??? Re Rising Sun Over Suribachi...

??? Re Rising Sun Over Suribachi...

Joined: January 1st, 1970, 12:00 am

February 14th, 2007, 1:12 pm #1

Date: Sun, 11 Feb 2007 18:30:02 -0500
From: "Scott Hendrix" <hendsn1@GMAIL.COM> Add to Address Book Add to Address Book Add Mobile Alert
Subject: Query: Rising Sun Over Suribachi?

From: "Roger Brown" <
Date: Sun, 11 Feb 2007 16:49:10 +0900

To: "'H-NET Military History Discussion List'"
Subject: Rising Sun Over Suribachi?

Clint Eastwood's movies about the Battle of Iwo
Jima have spurred quite a
bit of interest here in

Japan. Likewise, they've
rekindled my interest in
the battle and I've thus tried to fit into my
schedule some reading of
Japanese accounts of it. The most recent such

account by a veteran (and

perhaps the last) is _Juunana-sai no Ioutou [A
Seventeen-year-old's Iwo
Jima]_ (Bungei shunju, 2006) by Akikusa Tsuruji,
who served as a 17 year-old
member of a naval communications unit, was

wounded and, eventually, taken

prisoner. According to his book, upon returning
to Japan from a US POW camp
he wrote his experiences down, but then set the

notebooks aside for years
before putting his recollections into book form.
The final product was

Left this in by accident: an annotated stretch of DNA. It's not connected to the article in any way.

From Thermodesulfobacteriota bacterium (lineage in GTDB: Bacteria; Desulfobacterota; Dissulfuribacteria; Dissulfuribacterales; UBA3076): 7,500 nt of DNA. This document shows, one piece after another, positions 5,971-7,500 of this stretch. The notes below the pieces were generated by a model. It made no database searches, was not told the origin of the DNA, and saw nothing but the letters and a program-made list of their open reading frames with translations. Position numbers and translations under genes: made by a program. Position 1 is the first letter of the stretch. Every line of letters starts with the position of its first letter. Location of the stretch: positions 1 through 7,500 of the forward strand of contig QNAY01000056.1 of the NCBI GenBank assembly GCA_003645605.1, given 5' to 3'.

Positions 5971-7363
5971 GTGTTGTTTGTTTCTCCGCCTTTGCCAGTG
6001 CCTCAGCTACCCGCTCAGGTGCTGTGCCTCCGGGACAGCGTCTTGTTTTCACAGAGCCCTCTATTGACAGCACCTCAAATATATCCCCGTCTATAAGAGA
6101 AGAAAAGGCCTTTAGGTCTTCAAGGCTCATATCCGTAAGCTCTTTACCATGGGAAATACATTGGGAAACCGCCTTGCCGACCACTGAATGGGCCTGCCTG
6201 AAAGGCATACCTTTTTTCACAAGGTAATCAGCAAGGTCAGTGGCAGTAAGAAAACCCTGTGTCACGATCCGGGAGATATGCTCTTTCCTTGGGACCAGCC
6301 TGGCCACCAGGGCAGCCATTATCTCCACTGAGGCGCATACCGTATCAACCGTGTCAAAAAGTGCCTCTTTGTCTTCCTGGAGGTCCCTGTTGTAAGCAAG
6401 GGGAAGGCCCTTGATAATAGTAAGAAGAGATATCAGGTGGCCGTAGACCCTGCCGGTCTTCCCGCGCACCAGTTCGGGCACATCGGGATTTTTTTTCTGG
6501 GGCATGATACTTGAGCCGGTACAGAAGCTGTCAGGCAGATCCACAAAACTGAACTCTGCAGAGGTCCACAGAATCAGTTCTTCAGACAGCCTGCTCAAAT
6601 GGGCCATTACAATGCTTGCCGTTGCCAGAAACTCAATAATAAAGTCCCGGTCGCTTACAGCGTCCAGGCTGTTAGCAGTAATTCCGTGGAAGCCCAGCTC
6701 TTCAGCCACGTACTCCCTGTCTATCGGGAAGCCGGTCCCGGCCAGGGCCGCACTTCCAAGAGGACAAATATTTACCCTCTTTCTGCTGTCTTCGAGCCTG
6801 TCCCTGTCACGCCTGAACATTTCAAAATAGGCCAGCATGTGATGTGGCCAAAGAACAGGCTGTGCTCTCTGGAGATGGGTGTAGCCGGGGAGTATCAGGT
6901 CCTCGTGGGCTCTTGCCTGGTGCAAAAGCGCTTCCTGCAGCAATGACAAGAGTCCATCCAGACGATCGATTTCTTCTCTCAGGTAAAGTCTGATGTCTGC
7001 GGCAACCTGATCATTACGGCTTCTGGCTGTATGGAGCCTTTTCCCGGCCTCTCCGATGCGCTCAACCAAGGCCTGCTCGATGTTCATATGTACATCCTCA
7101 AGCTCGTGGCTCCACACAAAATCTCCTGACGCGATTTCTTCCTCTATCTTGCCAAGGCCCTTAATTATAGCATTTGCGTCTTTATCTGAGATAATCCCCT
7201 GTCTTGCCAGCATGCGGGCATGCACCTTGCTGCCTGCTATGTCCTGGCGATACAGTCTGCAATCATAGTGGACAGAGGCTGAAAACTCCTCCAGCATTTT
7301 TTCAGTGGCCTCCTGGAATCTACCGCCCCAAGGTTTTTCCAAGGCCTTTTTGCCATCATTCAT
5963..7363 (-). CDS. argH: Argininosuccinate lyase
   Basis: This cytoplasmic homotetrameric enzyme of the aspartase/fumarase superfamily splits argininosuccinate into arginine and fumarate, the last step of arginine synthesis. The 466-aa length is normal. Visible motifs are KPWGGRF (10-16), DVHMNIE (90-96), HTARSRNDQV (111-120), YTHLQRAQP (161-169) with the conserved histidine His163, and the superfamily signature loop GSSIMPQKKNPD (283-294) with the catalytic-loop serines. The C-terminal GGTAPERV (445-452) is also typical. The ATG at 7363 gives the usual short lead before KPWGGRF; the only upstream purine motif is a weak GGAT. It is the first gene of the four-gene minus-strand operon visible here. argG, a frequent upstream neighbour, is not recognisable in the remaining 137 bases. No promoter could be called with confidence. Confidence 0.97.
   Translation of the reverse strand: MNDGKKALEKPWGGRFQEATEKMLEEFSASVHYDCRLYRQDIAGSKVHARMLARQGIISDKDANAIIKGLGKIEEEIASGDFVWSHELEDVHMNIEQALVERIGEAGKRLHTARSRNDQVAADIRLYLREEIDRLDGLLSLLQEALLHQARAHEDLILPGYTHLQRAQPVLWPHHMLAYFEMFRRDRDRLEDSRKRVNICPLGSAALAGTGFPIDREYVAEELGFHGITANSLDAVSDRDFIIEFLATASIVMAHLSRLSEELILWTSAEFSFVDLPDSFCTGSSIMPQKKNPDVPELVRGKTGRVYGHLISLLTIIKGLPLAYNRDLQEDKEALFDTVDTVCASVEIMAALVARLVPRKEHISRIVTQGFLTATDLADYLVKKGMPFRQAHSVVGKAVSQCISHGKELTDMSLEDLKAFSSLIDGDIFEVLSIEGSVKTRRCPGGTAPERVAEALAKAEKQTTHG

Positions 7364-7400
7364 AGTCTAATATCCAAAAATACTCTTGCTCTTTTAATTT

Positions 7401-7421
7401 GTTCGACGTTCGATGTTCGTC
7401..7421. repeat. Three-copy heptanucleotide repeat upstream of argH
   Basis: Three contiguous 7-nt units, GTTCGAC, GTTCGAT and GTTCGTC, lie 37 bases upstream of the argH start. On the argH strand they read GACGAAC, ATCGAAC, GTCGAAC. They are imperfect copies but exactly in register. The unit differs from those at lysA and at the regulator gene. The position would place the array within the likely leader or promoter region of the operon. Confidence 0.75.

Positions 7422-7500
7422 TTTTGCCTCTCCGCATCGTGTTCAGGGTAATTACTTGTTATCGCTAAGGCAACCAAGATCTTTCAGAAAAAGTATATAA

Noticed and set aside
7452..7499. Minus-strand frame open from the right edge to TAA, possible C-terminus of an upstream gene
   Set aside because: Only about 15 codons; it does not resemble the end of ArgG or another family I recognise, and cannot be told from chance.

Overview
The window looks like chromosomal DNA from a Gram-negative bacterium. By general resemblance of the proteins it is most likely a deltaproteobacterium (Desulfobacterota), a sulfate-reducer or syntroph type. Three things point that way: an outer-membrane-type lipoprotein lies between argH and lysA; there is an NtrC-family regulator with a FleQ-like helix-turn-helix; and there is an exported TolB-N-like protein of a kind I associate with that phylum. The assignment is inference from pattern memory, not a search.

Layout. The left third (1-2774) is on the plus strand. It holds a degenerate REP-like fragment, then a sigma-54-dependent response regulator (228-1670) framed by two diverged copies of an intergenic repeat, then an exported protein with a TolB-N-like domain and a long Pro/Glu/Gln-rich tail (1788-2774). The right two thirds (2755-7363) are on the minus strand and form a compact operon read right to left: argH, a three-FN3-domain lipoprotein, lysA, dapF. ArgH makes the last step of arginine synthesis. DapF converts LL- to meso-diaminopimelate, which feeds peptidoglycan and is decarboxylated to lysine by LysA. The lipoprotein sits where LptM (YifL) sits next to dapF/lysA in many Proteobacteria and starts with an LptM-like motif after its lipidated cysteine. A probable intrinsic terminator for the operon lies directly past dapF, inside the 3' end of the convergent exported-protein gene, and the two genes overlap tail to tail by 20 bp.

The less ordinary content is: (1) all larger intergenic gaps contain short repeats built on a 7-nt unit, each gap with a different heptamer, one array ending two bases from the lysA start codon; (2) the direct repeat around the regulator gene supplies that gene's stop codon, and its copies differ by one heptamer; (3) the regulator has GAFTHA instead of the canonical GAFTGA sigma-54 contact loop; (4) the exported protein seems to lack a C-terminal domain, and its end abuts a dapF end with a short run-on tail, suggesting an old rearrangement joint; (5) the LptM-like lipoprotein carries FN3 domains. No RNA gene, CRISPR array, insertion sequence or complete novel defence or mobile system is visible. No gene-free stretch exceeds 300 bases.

published in December.

The reason I bring this to the list's attention
is that, about halfway

through the book, Akikusa writes that between 23
and 25 February there were
pitched battles for control of Mt. Suribachi in
which the US flag was
replaced twice by the Japanese flag before the
Marines put the Stars and

Stripes up for good; naturally, I was more than a
wee bit surprised by this
particular recollection, since I've read more
than a couple of accounts of
the battle and have never run across any inkling

of such happenings. While
taking, losing, and then retaking hills was not
at all unusual in the
bitterly contested campaigns in the Pacific and,
indeed, happened in the
fight for other high ground on Iwo, my

understanding of the patrol that put
up the first flag on Suribachi is that, although
they expected serious
resistance, what ultimately happened is that they
received a sharp but short
response from some outraged Japanese soldiers,

who were quickly dealt with;
these events were followed shortly by the second
larger flag going up
without incident. After that, the destruction of
Japanese fortifications and
their defenders on and around Suribachi continued

(and many Japanese
soldiers were killed trying to make their way
north); I've never run across
any reference to further fighting for the summit
of the mountain. In fact, I
can't recall having read anything much at all

about the summit in the
immediate wake of the flag-raisings.

In sum, and to be charitable, all I can do is
assume that the memories of an
old veteran about a very bitter experience have
become, shall we say,

confused. However, I also know there are members
of this group who possess
far more knowledge about the operational history
of the Pacific campaigns
than I do, so I thought I would run this by the

list and see if anyone has

any idea what Akikusa might be talking about.


Roger Brown, Ph.D.
Associate Professor of Japanese History

email: rhbrown@oregano.ocn.ne.jp

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